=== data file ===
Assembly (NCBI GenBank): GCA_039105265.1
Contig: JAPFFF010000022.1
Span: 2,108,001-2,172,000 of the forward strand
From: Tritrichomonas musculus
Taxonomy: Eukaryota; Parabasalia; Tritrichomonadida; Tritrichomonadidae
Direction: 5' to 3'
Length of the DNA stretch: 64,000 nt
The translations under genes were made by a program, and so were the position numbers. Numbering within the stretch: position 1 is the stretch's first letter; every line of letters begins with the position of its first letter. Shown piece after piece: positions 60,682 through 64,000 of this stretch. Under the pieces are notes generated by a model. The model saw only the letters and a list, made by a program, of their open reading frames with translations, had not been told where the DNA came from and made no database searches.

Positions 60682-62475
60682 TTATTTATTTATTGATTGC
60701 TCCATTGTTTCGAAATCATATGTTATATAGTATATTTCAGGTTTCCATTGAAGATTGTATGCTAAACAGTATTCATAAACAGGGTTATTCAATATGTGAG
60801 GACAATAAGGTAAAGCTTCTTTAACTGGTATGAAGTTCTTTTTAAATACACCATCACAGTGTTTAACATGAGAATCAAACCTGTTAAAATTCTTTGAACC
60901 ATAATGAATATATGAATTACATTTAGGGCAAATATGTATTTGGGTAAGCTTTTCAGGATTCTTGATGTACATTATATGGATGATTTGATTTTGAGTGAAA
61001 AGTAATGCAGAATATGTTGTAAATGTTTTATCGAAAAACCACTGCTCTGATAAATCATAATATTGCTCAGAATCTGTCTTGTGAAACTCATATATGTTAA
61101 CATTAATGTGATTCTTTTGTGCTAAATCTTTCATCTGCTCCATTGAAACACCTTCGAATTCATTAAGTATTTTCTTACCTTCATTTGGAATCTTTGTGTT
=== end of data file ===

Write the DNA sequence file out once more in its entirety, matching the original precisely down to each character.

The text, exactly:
Assembly (NCBI GenBank): GCA_039105265.1
Contig: JAPFFF010000022.1
Span: 2,108,001-2,172,000 of the forward strand
From: Tritrichomonas musculus
Taxonomy: Eukaryota; Parabasalia; Tritrichomonadida; Tritrichomonadidae
Direction: 5' to 3'
Length of the DNA stretch: 64,000 nt
The translations under genes were made by a program, and so were the position numbers. Numbering within the stretch: position 1 is the stretch's first letter; every line of letters begins with the position of its first letter. Shown piece after piece: positions 60,682 through 64,000 of this stretch. Under the pieces are notes generated by a model. The model saw only the letters and a list, made by a program, of their open reading frames with translations, had not been told where the DNA came from and made no database searches.

Positions 60682-62475
60682 TTATTTATTTATTGATTGC
60701 TCCATTGTTTCGAAATCATATGTTATATAGTATATTTCAGGTTTCCATTGAAGATTGTATGCTAAACAGTATTCATAAACAGGGTTATTCAATATGTGAG
60801 GACAATAAGGTAAAGCTTCTTTAACTGGTATGAAGTTCTTTTTAAATACACCATCACAGTGTTTAACATGAGAATCAAACCTGTTAAAATTCTTTGAACC
60901 ATAATGAATATATGAATTACATTTAGGGCAAATATGTATTTGGGTAAGCTTTTCAGGATTCTTGATGTACATTATATGGATGATTTGATTTTGAGTGAAA
61001 AGTAATGCAGAATATGTTGTAAATGTTTTATCGAAAAACCACTGCTCTGATAAATCATAATATTGCTCAGAATCTGTCTTGTGAAACTCATATATGTTAA
61101 CATTAATGTGATTCTTTTGTGCTAAATCTTTCATCTGCTCCATTGAAACACCTTCGAATTCATTAAGTATTTTCTTACCTTCATTTGGAATCTTTGTGTT